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Trishna Review Critics


Dave White Profile

Aching modernism finally hits India. Read full review


Grae Drake Profile

Hit the books instead. Read full review

Other Critics provided by

Critics scores range from 0 to 100, with higher scores indicating more favorable reviews.

  • 3.0

    out of 100

    Mixed or average reviews
    based on a weighted average of all
    critic review scores.

  • 50

    out of 100

    Entertainment Weekly Owen Gleiberman

    The shots of urban traffic jams have more spark than the story, which skips from a pregnancy to the filming of a musical to murder - without convincing us of any of it.

    Read Full Review

  • 50

    out of 100

    Wall Street Journal Joe Morgenstern

    Michael Winterbottom's films aren't always successful, but they're almost always interesting. And, in the case of this odd transplantation from Thomas Hardy's grim Wessex to the glare and blare of contemporary India, spectacular visually, though awfully somber dramatically.

    Read Full Review

For Families provided by Common Sense Media

Pause for kids 16 & under

Dreary novel-based tragedy set in India has sex, violence.

What Parents Need to Know

Parents need to know that Trishna is a re-working of Thomas Hardy's classic novel Tess of the d'Urbervilles, set in modern-day India. It's about a poor woman who becomes a tragic victim after being trapped in a relationship with a wealthy man. There's some isolated bloody violence, as well a car crash and uncomfortable sex scenes that border on rape. There's no nudity, but plenty of obvious sex acts between the two lead characters. Language is very infrequent, but one minor character uses several swear words in the space of one scene, including "f--k," and a song is heard that repeats the word "bitch." Characters drink and smoke cigarettes socially (and, it's suggested, smoke pot as well). The film is dry and depressing, and though some Thomas Hardy fans may admire it, many teens won't be interested.

  • Families can talk about Trishna's sexual relationship. Does it seem consensual? At what point does it turn from romantic to oppressive? Parents, talk to your teens about your own values regarding sex and relationships.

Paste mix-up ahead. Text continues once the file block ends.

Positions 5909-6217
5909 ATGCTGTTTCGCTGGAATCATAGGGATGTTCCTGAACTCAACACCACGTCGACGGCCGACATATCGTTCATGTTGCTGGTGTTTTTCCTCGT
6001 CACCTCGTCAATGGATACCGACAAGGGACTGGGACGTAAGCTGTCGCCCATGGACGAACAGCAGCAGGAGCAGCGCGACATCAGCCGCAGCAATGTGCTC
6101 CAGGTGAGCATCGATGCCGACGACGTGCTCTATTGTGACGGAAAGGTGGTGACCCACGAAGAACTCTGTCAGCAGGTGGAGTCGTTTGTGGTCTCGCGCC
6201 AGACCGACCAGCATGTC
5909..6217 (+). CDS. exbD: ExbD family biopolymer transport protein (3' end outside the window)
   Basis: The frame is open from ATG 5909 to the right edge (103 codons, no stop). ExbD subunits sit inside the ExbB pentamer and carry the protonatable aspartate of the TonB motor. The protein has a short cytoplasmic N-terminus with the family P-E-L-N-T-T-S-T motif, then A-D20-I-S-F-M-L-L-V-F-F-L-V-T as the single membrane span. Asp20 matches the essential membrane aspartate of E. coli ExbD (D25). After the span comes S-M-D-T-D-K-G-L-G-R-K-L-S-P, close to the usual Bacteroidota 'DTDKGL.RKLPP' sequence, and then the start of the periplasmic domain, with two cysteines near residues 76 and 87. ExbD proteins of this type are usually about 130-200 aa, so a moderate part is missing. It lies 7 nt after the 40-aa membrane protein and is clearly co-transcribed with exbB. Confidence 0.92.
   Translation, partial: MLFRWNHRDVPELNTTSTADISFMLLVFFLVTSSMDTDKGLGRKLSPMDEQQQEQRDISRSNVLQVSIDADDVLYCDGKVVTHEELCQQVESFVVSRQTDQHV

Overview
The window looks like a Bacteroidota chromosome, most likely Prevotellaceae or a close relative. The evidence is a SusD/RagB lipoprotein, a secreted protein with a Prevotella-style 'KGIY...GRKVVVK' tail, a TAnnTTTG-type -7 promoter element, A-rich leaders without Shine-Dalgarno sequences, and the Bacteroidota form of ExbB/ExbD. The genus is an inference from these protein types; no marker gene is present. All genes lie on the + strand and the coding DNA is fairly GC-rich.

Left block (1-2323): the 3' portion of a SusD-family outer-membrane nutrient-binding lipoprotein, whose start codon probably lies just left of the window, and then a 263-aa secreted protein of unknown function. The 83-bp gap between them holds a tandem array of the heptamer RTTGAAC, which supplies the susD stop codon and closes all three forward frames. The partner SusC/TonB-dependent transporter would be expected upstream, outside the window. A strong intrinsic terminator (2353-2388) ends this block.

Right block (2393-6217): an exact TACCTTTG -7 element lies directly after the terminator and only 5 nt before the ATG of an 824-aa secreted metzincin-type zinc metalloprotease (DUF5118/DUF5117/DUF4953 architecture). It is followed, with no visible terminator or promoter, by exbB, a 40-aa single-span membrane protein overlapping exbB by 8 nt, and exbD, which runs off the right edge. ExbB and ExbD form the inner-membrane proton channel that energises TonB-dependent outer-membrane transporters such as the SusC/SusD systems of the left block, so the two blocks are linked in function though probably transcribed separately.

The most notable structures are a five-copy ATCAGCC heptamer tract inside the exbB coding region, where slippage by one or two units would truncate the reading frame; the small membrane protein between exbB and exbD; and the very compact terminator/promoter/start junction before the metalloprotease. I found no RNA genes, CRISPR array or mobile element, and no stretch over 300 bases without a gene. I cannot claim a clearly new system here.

• Why did Trishna resort to violence? Did she have any other options to change her situation?
  • How does this movie differ from the Thomas Hardy novel it's based on? Are the changes interesting? How?

The good stuff
  • message true0

    Messages: Trishna is about dealing with the problem of poverty, but it doesn't suggest any positive or helpful methods; everything the characters do is tragic, selfish, and depressing.

  • rolemodels true0

    Role models: Trishna is a victim and a doormat, entering into a relationship for its economic benefits but suffering from its physical demands. By the end, she takes only two actions, both of them severely negative.

What to watch for
  • violence false3

    Violence: Two characters are stabbed, with some spurting blood. One character commits suicide. There are sex scenes that border on rape (the woman is upset and/or in pain). There's also a car crash with a little blood. Also various scenes of tension and/or arguing.

  • sex false4

    Sex: No nudity, but lots of kissing and several obvious sex acts between the two lead characters. At first, the sex is consensual, but eventually it becomes more one-sided as the woman unwillingly gives in to the man's urges. A man reads the "Kama Sutra"; viewers see a couple of pictures. A woman talks about having an abortion.

  • language false3

    Language: Language is infrequent, but in one scene, a character uses "f--k" three times, as well as "hell," "son of a bitch," and "bastard." In an opening scene, characters listen to a song that includes "bitch," repeated several times in the lyrics.

  • consumerism false1

    Consumerism: A Corona beer is shown, and a Levi's billboard can be seen in a cityscape shot.

  • drugsalcoholtobacco false2

    Drinking, drugs and smoking: Characters are seen drinking socially (cocktails or beer) and smoking cigarettes. In one scene, some men pass around a cigarette that's probably pot, but nothing is mentioned, and there are no druggy effects.